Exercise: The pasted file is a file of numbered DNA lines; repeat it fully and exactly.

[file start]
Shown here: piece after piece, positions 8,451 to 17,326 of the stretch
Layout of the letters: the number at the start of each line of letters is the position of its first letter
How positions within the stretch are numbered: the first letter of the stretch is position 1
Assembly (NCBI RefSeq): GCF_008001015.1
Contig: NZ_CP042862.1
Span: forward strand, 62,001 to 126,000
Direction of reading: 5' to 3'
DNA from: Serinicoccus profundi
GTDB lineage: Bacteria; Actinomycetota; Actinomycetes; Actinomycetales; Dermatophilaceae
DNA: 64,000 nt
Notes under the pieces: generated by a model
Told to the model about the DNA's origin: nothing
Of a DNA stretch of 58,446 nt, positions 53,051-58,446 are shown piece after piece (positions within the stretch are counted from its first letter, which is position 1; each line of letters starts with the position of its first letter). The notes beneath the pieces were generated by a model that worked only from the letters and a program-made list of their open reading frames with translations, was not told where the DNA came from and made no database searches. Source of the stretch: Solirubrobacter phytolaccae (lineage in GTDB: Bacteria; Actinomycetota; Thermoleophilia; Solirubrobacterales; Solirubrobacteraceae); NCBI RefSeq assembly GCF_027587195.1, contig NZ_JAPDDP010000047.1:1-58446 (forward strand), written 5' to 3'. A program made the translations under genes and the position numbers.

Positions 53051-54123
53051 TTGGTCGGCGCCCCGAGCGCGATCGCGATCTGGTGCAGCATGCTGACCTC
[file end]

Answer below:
Shown here: piece after piece, positions 8,451 to 17,326 of the stretch
Layout of the letters: the number at the start of each line of letters is the position of its first letter
How positions within the stretch are numbered: the first letter of the stretch is position 1
Assembly (NCBI RefSeq): GCF_008001015.1
Contig: NZ_CP042862.1
Span: forward strand, 62,001 to 126,000
Direction of reading: 5' to 3'
DNA from: Serinicoccus profundi
GTDB lineage: Bacteria; Actinomycetota; Actinomycetes; Actinomycetales; Dermatophilaceae
DNA: 64,000 nt
Notes under the pieces: generated by a model
Told to the model about the DNA's origin: nothing
Of a DNA stretch of 58,446 nt, positions 53,051-58,446 are shown piece after piece (positions within the stretch are counted from its first letter, which is position 1; each line of letters starts with the position of its first letter). The notes beneath the pieces were generated by a model that worked only from the letters and a program-made list of their open reading frames with translations, was not told where the DNA came from and made no database searches. Source of the stretch: Solirubrobacter phytolaccae (lineage in GTDB: Bacteria; Actinomycetota; Thermoleophilia; Solirubrobacterales; Solirubrobacteraceae); NCBI RefSeq assembly GCF_027587195.1, contig NZ_JAPDDP010000047.1:1-58446 (forward strand), written 5' to 3'. A program made the translations under genes and the position numbers.

Positions 53051-54123
53051 TTGGTCGGCGCCCCGAGCGCGATCGCGATCTGGTGCAGCATGCTGACCTC